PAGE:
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**Drexel28** Ok. That's fine. So let's go through an example, ok?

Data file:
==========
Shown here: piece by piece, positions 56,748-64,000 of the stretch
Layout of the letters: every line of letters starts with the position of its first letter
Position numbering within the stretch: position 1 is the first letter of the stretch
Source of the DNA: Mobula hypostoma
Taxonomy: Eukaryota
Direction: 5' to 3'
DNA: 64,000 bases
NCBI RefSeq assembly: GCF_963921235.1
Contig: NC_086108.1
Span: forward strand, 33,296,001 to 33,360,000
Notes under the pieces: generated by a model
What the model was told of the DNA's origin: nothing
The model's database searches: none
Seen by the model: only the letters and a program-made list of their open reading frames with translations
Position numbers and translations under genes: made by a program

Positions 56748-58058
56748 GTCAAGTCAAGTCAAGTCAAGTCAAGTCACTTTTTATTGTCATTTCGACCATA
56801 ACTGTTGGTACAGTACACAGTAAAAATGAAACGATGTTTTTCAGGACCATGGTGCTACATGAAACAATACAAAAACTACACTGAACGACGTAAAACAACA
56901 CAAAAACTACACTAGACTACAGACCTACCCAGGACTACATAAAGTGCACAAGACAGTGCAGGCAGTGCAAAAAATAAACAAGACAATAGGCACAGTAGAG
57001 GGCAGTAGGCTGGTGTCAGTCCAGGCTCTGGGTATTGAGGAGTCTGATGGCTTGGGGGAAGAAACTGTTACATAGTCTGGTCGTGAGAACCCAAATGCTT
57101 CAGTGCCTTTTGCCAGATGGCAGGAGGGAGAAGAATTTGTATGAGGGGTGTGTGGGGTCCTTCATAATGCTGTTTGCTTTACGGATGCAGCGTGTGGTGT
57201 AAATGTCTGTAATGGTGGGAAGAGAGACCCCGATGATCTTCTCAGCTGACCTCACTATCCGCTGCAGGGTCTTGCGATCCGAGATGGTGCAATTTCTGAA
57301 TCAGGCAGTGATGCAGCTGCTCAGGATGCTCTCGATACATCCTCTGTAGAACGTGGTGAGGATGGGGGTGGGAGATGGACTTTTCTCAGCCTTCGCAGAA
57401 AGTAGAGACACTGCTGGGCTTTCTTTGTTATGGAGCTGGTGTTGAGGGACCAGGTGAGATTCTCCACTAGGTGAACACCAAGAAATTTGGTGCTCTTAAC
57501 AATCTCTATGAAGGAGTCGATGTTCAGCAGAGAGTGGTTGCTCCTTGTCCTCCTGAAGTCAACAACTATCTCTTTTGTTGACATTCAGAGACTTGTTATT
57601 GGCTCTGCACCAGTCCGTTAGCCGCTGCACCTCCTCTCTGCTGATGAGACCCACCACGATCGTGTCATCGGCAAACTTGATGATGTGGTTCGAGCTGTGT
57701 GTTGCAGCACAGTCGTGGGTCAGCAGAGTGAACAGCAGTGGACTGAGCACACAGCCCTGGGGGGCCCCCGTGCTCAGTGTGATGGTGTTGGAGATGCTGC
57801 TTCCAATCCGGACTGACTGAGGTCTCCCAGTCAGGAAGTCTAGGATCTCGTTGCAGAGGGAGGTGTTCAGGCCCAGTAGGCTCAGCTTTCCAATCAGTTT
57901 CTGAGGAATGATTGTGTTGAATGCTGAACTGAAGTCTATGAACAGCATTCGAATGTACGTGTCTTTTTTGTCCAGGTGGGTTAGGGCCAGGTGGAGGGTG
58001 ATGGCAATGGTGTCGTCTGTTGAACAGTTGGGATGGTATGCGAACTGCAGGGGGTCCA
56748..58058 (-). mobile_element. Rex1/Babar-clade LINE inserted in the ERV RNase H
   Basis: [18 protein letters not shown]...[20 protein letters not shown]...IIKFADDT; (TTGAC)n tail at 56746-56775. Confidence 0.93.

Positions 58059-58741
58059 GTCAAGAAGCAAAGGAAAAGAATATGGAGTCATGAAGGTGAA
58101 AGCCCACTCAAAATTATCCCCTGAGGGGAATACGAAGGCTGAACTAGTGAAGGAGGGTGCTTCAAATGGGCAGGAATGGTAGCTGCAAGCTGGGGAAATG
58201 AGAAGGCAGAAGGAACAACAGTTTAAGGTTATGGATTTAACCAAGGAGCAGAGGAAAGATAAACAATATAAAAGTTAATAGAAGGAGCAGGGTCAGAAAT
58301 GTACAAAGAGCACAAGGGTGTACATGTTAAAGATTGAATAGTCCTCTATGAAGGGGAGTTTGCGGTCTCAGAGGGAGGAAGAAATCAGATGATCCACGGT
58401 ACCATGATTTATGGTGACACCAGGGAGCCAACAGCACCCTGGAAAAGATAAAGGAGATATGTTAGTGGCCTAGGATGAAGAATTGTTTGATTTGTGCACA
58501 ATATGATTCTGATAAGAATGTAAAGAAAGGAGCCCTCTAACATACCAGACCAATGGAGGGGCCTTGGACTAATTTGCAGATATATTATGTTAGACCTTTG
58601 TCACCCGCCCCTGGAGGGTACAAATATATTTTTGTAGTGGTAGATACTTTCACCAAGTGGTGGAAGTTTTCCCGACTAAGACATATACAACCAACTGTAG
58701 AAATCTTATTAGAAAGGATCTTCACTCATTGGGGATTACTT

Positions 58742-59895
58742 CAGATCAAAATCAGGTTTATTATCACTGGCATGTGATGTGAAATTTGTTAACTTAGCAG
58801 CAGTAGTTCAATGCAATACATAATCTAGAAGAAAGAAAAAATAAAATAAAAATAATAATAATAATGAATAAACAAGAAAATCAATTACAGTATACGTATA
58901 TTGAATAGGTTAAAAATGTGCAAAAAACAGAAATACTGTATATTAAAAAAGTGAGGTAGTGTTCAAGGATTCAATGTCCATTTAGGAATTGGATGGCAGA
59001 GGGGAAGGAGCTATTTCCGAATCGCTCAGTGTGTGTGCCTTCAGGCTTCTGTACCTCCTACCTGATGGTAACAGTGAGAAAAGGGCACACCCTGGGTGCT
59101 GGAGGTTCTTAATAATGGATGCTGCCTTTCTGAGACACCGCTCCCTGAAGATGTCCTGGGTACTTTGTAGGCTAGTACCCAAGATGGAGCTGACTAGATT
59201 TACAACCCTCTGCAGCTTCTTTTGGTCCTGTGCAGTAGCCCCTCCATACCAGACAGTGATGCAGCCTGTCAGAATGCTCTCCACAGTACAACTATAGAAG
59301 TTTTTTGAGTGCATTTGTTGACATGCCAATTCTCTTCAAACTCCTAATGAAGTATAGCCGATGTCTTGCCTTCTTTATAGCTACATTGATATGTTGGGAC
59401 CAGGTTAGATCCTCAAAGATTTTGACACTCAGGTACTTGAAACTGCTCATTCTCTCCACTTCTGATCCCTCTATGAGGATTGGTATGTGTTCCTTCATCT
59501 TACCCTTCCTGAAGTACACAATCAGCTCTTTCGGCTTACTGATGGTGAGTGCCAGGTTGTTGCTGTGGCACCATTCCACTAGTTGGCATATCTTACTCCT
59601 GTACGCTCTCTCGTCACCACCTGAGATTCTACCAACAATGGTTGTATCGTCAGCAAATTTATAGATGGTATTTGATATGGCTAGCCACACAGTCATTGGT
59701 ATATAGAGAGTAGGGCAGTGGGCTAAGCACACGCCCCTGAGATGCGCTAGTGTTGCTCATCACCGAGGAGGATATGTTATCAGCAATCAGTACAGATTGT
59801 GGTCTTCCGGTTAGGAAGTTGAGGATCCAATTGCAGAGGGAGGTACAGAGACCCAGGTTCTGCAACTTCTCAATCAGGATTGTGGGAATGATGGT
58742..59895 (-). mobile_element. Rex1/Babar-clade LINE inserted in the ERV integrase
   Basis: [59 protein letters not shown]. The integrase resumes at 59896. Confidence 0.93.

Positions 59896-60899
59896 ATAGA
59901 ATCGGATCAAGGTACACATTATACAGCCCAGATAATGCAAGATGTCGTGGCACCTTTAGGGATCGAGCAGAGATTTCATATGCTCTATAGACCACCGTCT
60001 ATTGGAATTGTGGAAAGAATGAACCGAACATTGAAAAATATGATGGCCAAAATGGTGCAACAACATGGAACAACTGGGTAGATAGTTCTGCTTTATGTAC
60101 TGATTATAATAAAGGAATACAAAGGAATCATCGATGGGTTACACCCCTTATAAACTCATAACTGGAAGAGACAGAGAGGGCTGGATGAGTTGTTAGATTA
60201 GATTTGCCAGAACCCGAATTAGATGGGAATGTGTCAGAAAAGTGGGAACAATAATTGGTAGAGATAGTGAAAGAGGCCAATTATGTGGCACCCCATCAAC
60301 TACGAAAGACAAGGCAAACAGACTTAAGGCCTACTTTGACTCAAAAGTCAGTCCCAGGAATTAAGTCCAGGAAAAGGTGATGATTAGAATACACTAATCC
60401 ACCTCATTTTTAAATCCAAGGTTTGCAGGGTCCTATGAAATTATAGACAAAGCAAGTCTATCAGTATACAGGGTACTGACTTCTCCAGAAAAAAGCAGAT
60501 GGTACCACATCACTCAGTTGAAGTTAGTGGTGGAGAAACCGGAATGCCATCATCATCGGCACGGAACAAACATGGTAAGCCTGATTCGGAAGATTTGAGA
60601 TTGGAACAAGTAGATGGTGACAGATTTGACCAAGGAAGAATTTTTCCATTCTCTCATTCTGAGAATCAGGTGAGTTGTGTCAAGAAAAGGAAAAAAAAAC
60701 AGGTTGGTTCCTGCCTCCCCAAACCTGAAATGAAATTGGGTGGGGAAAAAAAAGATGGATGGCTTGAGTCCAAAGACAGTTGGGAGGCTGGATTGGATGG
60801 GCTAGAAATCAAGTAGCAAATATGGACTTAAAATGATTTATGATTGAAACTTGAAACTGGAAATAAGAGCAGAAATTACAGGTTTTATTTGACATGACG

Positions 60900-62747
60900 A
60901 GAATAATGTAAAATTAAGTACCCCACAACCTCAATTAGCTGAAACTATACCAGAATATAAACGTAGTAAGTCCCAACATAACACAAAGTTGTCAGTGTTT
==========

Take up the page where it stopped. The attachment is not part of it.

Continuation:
A subspace must be closed under scalar multiplication and vector addition. So, for example F. is not a subspace since if we let $\displaystyle V=\left\{(x,y,z)\in\mathbb{R}^3:x+y+z=1\right\}$ then surely $\displaystyle (1,0,0)\in V,(0,1,0)\in V$ but since $\displaystyle (1,0,0)+(0,1,0)=(1,1,0)$ has the quality that $\displaystyle 1+1+0\ne 1$ we see that $\displaystyle (1,0,0)+(0,1,0)\notin V$. But, this HAS to happen in a subspace. So, $\displaystyle V$ is not a subspace.